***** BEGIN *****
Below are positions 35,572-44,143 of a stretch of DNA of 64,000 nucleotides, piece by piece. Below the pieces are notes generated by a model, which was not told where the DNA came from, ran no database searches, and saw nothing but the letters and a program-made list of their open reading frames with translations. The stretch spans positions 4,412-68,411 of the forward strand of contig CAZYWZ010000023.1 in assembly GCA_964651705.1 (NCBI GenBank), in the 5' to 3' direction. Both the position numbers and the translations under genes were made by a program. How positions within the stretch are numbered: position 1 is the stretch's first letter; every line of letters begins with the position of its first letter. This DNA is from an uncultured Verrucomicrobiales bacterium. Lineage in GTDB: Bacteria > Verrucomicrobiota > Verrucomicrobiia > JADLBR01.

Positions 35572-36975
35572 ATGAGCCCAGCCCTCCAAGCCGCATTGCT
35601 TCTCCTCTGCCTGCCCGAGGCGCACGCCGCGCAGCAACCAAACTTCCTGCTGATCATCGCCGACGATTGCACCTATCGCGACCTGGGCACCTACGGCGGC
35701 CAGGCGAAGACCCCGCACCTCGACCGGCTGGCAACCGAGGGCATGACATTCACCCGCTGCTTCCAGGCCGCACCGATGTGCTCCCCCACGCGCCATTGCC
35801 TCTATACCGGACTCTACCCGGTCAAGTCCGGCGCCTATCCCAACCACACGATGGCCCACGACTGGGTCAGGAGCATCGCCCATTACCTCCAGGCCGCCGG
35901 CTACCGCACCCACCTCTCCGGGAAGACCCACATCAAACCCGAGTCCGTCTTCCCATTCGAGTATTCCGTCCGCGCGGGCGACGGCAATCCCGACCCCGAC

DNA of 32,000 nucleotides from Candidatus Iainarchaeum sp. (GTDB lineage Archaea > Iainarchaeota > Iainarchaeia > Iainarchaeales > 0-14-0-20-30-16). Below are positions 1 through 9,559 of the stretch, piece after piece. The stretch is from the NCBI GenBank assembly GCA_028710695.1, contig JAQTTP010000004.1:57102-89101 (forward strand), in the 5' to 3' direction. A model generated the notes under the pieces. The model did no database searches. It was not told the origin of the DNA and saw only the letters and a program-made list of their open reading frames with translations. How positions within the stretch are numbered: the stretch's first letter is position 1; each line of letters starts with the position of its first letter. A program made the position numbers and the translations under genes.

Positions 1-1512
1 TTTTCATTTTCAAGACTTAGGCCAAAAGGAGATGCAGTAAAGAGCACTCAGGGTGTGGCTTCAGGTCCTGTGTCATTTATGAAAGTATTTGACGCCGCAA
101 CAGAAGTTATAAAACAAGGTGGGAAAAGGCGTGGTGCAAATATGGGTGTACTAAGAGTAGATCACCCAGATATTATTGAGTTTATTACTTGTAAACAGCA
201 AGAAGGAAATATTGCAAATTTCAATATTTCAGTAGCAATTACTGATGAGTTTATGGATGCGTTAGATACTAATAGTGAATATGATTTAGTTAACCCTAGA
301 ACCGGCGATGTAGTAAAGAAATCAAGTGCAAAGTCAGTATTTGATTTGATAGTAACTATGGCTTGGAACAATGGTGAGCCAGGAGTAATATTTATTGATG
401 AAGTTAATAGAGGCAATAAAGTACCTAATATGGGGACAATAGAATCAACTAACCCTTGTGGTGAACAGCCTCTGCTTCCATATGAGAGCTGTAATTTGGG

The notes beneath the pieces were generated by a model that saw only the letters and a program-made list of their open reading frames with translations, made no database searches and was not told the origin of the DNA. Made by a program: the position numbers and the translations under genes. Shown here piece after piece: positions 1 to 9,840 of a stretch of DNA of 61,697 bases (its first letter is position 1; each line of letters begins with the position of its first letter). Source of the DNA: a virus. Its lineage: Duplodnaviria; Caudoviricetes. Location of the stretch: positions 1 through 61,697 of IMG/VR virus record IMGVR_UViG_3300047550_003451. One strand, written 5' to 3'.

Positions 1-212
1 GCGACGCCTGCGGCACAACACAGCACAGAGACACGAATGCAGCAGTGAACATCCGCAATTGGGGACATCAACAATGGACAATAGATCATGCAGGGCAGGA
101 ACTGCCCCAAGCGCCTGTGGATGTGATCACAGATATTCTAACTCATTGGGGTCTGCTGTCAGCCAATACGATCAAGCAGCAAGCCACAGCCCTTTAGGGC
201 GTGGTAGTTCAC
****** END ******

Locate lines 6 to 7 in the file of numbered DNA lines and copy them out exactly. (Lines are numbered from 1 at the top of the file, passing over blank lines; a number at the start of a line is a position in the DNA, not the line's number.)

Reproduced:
35801 TCTATACCGGACTCTACCCGGTCAAGTCCGGCGCCTATCCCAACCACACGATGGCCCACGACTGGGTCAGGAGCATCGCCCATTACCTCCAGGCCGCCGG
35901 CTACCGCACCCACCTCTCCGGGAAGACCCACATCAAACCCGAGTCCGTCTTCCCATTCGAGTATTCCGTCCGCGCGGGCGACGGCAATCCCGACCCCGAC